22-year-old Valerie Loureda returned to the arena after more than a full year and had no easy job. Her opponent Tara Graff came motivated and tactically very ready, all with the goal of stopping Bellator’s big hope. Graff did her job very well, until the moment that happened just five seconds before the end of the second round and that showed how dangerous and deadly Loured can be in just a split second.
Graff set the pace from the start of the fight and forced Loured to move along the fence of the arena, which did not suit her at all. She dictated the pace and in the first five minutes, we did not see much of Loureda, while Graff certainly did enough with the pressure to win the first section. The second round, however, saw more action. Graff was more aggressive again, but Loureda has now found the distance from which to hit good shots from the counter, presenting her taekwondo base. Still, nothing more serious was seen until five seconds before the end of the round.
Graff then hit a left low kick but didn’t pay attention to where her hands were. Loureda saw the opportunity, opened the position with a slightly weaker left kick, and then hit the surgically precise right crochet into the chin. Graff fell, and Loured took advantage of the remaining few seconds, prompting referee Mike Beltran to end the fight literally with a sign for the end of the round. The euphoric Loureda loudly celebrated the victory, then did something in her style, danced.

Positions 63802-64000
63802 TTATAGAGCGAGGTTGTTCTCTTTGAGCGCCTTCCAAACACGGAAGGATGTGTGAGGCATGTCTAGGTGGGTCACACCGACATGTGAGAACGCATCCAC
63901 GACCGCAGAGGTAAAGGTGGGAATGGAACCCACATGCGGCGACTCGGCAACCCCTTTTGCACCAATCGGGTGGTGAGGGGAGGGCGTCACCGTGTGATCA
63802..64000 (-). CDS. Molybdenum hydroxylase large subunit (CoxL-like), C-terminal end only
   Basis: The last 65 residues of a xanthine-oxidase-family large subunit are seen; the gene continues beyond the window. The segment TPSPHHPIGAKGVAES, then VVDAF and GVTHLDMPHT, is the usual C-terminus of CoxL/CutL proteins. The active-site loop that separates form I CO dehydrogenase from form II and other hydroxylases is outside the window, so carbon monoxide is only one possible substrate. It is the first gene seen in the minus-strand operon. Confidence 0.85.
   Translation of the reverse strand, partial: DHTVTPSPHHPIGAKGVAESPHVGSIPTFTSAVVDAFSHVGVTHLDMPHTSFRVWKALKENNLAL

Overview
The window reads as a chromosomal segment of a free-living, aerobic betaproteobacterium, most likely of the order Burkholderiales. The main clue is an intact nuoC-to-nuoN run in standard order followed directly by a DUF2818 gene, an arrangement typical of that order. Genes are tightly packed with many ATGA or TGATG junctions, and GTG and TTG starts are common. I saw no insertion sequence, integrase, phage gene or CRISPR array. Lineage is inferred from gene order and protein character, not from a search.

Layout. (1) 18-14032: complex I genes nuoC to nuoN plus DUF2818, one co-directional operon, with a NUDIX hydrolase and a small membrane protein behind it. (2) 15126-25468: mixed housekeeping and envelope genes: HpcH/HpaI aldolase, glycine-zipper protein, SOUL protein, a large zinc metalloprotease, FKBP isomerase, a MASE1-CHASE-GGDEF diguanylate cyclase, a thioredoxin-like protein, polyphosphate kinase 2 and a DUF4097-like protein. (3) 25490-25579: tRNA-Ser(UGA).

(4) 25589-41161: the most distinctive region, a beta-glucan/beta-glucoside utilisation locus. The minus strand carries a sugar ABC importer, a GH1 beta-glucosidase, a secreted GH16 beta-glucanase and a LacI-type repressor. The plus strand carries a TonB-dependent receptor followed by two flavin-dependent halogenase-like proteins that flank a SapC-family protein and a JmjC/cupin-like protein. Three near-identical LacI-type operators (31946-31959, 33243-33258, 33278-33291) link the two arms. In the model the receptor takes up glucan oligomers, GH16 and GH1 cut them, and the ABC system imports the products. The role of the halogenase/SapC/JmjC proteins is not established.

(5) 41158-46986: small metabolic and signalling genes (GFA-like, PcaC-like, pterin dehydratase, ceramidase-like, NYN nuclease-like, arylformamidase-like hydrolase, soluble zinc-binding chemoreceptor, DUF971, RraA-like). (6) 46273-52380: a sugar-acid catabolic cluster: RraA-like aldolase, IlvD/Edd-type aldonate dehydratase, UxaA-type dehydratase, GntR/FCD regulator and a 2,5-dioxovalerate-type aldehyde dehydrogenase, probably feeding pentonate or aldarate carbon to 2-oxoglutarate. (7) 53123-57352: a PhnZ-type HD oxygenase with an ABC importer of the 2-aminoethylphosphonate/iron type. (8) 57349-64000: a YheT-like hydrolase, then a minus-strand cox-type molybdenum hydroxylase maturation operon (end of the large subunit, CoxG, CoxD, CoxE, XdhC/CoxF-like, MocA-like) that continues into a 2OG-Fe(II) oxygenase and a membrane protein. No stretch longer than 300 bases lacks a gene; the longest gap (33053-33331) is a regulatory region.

If the above footage doesn’t give you a good enough insight into what happened, Bellator shows its introductory fights on YouTube, so we shared that video as well, from the moment shortly before the finale. Young Loureda has certainly shown a part of her talent, but everything that has happened so far is just a sign that she still has a lot of work to do before she becomes a serious fighter ready for the greatest successes. Fortunately, she has a promotion behind her that will give her enough time, but also opponents through which she will be able to build to the required stage.